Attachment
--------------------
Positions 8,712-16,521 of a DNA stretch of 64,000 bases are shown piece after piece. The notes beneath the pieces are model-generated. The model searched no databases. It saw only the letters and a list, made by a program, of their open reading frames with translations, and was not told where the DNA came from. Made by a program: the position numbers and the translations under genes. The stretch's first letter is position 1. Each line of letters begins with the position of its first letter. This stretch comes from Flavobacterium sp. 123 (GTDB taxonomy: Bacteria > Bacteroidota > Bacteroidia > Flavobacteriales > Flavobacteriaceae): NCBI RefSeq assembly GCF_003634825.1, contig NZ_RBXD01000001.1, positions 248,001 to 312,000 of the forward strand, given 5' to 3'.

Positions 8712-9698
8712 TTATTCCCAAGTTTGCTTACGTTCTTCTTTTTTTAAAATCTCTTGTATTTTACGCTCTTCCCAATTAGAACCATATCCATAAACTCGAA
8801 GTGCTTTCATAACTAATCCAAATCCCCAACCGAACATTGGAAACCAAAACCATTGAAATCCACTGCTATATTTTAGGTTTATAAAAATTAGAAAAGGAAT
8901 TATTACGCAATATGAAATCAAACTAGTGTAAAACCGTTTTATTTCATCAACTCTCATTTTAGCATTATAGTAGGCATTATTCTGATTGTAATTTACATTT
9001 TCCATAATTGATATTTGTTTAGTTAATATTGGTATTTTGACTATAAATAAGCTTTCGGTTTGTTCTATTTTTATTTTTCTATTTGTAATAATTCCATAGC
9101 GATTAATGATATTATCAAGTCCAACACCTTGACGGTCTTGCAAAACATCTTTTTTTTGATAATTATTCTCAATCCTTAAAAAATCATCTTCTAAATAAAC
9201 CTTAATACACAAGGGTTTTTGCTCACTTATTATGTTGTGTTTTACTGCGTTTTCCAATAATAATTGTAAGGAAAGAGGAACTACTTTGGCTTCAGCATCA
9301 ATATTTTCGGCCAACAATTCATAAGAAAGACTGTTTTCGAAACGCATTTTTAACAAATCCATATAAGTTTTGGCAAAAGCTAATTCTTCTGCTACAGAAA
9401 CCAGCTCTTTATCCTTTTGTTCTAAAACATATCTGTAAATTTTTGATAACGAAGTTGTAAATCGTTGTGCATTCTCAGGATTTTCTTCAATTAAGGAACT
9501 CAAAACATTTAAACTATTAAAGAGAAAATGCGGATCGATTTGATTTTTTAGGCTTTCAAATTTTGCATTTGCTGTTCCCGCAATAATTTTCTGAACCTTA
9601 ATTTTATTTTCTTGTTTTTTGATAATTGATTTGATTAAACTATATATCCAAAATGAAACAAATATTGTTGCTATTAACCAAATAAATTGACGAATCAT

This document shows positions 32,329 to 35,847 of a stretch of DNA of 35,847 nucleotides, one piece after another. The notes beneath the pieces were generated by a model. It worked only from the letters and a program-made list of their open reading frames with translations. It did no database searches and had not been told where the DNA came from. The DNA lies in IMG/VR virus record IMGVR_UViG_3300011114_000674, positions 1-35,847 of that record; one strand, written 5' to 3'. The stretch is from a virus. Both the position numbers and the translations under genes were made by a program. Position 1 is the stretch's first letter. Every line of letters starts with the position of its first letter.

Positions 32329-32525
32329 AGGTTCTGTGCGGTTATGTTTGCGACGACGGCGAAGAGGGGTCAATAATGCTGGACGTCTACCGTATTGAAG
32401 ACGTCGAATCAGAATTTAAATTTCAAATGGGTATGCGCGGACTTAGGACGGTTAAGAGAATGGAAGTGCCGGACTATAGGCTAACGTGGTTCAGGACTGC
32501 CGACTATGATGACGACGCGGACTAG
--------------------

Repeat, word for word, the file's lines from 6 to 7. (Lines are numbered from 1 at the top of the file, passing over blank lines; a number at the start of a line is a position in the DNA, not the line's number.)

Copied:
9001 TCCATAATTGATATTTGTTTAGTTAATATTGGTATTTTGACTATAAATAAGCTTTCGGTTTGTTCTATTTTTATTTTTCTATTTGTAATAATTCCATAGC
9101 GATTAATGATATTATCAAGTCCAACACCTTGACGGTCTTGCAAAACATCTTTTTTTTGATAATTATTCTCAATCCTTAAAAAATCATCTTCTAAATAAAC